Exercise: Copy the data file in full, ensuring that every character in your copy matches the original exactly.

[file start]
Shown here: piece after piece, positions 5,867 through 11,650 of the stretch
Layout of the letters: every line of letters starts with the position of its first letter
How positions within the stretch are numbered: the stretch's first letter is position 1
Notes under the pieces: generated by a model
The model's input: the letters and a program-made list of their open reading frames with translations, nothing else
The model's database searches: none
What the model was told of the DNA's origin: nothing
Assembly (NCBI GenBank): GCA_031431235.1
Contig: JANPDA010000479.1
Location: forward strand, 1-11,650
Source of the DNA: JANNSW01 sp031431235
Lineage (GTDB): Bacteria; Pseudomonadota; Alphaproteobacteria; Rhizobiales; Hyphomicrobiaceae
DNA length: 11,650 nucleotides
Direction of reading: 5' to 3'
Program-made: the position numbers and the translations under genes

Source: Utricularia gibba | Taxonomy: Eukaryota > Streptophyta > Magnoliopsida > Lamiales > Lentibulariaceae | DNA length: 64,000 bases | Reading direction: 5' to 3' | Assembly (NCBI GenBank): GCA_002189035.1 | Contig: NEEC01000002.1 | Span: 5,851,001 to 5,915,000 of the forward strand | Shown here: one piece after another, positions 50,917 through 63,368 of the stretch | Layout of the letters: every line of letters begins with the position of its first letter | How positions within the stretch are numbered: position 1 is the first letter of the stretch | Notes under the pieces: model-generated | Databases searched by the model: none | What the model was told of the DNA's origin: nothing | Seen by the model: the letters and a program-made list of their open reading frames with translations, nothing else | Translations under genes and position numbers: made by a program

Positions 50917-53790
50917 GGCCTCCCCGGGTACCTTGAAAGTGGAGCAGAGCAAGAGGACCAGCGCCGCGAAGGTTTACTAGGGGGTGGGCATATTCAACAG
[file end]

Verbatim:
Shown here: piece after piece, positions 5,867 through 11,650 of the stretch
Layout of the letters: every line of letters starts with the position of its first letter
How positions within the stretch are numbered: the stretch's first letter is position 1
Notes under the pieces: generated by a model
The model's input: the letters and a program-made list of their open reading frames with translations, nothing else
The model's database searches: none
What the model was told of the DNA's origin: nothing
Assembly (NCBI GenBank): GCA_031431235.1
Contig: JANPDA010000479.1
Location: forward strand, 1-11,650
Source of the DNA: JANNSW01 sp031431235
Lineage (GTDB): Bacteria; Pseudomonadota; Alphaproteobacteria; Rhizobiales; Hyphomicrobiaceae
DNA length: 11,650 nucleotides
Direction of reading: 5' to 3'
Program-made: the position numbers and the translations under genes

Source: Utricularia gibba | Taxonomy: Eukaryota > Streptophyta > Magnoliopsida > Lamiales > Lentibulariaceae | DNA length: 64,000 bases | Reading direction: 5' to 3' | Assembly (NCBI GenBank): GCA_002189035.1 | Contig: NEEC01000002.1 | Span: 5,851,001 to 5,915,000 of the forward strand | Shown here: one piece after another, positions 50,917 through 63,368 of the stretch | Layout of the letters: every line of letters begins with the position of its first letter | How positions within the stretch are numbered: position 1 is the first letter of the stretch | Notes under the pieces: model-generated | Databases searched by the model: none | What the model was told of the DNA's origin: nothing | Seen by the model: the letters and a program-made list of their open reading frames with translations, nothing else | Translations under genes and position numbers: made by a program

Positions 50917-53790
50917 GGCCTCCCCGGGTACCTTGAAAGTGGAGCAGAGCAAGAGGACCAGCGCCGCGAAGGTTTACTAGGGGGTGGGCATATTCAACAG